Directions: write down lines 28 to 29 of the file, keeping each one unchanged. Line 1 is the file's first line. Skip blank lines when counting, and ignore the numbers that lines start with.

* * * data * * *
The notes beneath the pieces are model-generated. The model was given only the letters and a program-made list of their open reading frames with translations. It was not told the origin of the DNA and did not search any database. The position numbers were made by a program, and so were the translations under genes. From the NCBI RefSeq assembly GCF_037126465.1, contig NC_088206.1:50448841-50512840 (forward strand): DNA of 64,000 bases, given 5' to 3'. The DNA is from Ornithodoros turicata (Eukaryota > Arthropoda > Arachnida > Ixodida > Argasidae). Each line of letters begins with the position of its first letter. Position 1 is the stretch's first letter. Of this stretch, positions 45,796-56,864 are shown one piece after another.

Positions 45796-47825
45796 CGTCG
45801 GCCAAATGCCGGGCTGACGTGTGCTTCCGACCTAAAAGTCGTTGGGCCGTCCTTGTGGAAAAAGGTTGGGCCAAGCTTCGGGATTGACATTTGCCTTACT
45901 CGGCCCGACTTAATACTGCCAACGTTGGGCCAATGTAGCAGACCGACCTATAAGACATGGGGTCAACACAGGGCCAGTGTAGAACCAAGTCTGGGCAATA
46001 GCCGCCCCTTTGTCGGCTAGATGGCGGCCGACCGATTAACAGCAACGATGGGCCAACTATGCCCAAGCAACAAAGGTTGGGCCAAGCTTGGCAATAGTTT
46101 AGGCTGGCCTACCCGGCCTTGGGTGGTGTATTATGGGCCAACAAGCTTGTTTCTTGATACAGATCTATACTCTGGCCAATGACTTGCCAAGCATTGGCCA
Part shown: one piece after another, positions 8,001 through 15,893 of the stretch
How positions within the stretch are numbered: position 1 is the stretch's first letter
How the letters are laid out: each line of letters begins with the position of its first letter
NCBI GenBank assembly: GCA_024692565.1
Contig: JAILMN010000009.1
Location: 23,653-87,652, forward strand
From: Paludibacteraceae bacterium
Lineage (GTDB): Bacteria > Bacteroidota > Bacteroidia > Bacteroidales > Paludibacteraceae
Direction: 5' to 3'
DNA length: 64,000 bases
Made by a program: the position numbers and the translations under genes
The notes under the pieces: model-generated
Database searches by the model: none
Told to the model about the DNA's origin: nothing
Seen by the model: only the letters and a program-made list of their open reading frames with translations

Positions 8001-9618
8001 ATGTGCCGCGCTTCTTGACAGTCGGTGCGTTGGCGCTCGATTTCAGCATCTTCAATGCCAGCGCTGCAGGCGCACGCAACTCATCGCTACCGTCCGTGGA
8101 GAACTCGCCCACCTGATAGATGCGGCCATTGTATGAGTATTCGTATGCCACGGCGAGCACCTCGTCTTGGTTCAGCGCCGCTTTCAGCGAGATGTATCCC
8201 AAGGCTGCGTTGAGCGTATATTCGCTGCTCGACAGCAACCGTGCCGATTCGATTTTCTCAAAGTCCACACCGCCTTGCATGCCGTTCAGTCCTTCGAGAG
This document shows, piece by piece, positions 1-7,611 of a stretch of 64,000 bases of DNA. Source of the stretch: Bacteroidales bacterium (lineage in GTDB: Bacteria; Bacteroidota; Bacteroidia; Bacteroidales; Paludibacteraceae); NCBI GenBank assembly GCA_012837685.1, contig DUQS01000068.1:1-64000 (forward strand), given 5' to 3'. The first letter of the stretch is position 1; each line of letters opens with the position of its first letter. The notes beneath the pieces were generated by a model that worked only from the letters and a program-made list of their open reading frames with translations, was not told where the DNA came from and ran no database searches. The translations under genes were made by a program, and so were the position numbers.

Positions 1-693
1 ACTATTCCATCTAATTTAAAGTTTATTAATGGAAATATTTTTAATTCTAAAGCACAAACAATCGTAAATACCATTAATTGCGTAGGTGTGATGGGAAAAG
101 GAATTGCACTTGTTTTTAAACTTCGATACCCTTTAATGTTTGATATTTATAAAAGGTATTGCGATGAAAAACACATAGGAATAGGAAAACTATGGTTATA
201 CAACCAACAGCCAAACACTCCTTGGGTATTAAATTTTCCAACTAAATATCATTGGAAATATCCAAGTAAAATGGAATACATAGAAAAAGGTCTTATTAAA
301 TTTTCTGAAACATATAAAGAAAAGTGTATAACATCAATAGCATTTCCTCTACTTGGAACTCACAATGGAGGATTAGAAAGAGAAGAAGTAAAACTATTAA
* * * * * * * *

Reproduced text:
Positions 1-693
1 ACTATTCCATCTAATTTAAAGTTTATTAATGGAAATATTTTTAATTCTAAAGCACAAACAATCGTAAATACCATTAATTGCGTAGGTGTGATGGGAAAAG